Lack of supply teachers is an 'issue across Scotland' warns union
The Education Secretary admitted it was an issue in some areas.
A lack of a supply teachers is a problem across Scotland, a teaching union has warned.
Education Secretary Mike Russell insisted action is being taken to address it and that the shortage "doesn't exist in every area and it doesn't exist in every subject".
Supply teachers fill in and take classes when other teachers are absent.
Larry Flanagan, general secretary of the Educational Institute of Scotland (EIS) teaching union, said that in some areas, more than half of all requests for supply teachers are not met.
Mr Flanagan told BBC Radio Scotland: "A survey that was carried out of the 32 local authorities indicated that across the country there was a problem.
"In some areas it was significant: over 50% of requests unmet. In other areas they were managing a little bit better. But generally speaking, it's an issue across the length and breadth of Scotland."
The Education Secretary, also speaking on the programme, said: "There is a problem and we need to resolve this problem."
The shortage results from a pay deal agreed two years ago by the Scottish Government, local councils and the EIS, which gave supply teachers the "basic" teaching salary for the first five days of any placement before going on to a higher rate, according to Mr Russell.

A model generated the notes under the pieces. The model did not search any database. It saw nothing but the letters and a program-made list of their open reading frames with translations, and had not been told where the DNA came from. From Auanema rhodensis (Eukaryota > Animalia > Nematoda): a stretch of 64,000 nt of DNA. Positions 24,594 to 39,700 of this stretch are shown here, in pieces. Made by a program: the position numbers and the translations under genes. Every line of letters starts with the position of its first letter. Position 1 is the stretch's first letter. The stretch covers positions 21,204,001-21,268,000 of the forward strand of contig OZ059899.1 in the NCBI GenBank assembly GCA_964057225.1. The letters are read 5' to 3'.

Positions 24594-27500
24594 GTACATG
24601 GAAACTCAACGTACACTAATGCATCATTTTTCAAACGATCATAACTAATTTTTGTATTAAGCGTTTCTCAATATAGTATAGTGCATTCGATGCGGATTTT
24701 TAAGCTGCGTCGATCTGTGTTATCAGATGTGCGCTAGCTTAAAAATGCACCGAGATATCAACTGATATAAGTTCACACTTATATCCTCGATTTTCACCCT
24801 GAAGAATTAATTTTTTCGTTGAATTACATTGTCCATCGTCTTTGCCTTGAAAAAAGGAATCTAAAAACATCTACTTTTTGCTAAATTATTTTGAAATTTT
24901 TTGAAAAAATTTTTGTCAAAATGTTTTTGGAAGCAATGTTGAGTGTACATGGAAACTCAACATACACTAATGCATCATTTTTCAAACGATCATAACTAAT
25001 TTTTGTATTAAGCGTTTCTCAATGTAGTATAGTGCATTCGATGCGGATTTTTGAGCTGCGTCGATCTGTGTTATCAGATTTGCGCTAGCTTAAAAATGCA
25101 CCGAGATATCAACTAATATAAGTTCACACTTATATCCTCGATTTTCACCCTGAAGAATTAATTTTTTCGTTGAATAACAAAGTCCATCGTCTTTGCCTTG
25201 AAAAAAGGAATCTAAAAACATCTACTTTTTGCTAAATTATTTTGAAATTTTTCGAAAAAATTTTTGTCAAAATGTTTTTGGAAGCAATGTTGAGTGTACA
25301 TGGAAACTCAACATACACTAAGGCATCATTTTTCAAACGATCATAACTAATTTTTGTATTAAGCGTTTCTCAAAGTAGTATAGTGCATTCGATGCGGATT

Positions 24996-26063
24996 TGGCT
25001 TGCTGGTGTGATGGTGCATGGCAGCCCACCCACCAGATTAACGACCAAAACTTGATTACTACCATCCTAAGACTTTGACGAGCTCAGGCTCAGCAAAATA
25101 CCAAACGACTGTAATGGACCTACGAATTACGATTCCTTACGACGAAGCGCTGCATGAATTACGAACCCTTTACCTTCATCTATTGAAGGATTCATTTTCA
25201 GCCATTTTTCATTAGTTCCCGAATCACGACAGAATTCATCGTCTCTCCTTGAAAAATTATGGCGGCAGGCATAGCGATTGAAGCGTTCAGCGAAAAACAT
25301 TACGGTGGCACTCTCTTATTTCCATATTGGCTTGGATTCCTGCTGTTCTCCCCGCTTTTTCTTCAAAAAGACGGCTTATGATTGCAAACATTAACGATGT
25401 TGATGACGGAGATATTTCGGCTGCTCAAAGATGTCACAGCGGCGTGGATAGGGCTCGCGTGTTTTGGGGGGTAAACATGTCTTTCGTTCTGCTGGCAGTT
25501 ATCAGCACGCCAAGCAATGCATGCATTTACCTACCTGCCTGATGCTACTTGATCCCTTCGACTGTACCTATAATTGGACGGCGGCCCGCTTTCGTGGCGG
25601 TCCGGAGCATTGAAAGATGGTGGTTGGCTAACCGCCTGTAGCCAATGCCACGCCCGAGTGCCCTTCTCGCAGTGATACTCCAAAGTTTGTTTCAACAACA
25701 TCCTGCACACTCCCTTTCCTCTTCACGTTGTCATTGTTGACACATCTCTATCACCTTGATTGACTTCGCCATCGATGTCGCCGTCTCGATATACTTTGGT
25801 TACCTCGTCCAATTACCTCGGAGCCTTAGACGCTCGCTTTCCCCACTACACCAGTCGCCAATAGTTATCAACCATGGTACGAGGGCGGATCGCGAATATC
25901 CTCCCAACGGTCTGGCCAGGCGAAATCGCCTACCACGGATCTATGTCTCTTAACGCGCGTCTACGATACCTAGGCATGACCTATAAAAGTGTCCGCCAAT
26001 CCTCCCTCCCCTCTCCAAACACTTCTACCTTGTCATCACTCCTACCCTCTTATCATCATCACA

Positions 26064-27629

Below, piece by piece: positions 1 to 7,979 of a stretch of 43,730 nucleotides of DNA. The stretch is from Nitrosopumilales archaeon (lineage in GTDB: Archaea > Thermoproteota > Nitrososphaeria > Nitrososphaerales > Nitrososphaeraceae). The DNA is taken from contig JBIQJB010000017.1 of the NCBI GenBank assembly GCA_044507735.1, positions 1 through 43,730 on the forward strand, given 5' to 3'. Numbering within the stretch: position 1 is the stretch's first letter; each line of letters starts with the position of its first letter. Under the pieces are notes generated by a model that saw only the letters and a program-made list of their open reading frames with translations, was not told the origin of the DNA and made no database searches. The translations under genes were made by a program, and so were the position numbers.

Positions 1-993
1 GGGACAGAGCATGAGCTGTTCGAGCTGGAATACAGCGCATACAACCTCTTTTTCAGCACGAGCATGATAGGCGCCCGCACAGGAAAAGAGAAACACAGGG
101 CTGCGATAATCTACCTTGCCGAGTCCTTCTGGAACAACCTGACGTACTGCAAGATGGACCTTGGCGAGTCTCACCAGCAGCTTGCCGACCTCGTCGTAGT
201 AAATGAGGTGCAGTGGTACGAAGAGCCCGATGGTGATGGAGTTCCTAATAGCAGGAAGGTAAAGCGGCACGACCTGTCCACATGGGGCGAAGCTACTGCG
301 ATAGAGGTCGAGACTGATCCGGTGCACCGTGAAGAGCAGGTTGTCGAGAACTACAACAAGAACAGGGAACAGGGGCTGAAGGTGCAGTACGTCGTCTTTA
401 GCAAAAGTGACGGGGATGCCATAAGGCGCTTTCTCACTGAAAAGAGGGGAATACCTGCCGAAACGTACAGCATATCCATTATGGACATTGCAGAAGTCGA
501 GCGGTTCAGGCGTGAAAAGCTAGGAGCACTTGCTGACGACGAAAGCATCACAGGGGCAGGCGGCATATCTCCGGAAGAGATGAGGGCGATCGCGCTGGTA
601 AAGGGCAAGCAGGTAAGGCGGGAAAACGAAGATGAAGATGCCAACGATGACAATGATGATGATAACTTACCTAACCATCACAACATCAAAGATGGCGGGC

When asked if that means it is not worth teachers' while coming in to do supply work, he said: "I do think in some areas that has been the case and that is why there is a new offer on the table to try to overcome that."
Talks are now taking place to change that system, with a new offer on the table, he said. A reduction in the number of teachers who are out of work also contributes to the shortage, according to Mr Russell.
He said: "The other issue we have is we have very few unemployed teachers in Scotland.
"Three years ago we had far too many. We've worked very hard to reduce it. What we are trying to do is to solve this problem which exists in some areas and in one or two subjects. But it doesn't exist in every area and it doesn't exist in every subject.
"It's certainly undesirable. But local authorities are the employers and I think we would all expect to move their resources around as they need them.
"And if we work together, including the new offer that's on the table, then I think we can move forward from this."
Scottish Conservative education spokeswoman Mary Scanlon MSP criticised Mr Russell and accused him of "sugar coating" the situation.
She said: "This situation is completely unacceptable, and the complacent sugar coating of the situation by the Scottish Government makes it worse. Supply teachers play a vital part in school education, and a quite different one from that of full-time teachers.
"Unfortunately, that is not reflected in the current structure of pay and conditions, which has clearly put off many who would happily have put their name down in the past. There is little flexibility in the workforce planning which hampers local authorities, and that has led to demand and supply being some way apart.
"In some rural areas, you have children missing out on weeks of specialist teaching in subject areas. For them, that could be the difference between going to university to fulfil career ambitions, and missing out. It is not good enough for Mike Russell to palm this off on there being more permanent teachers - pupils and parents deserve a much more thorough explanation."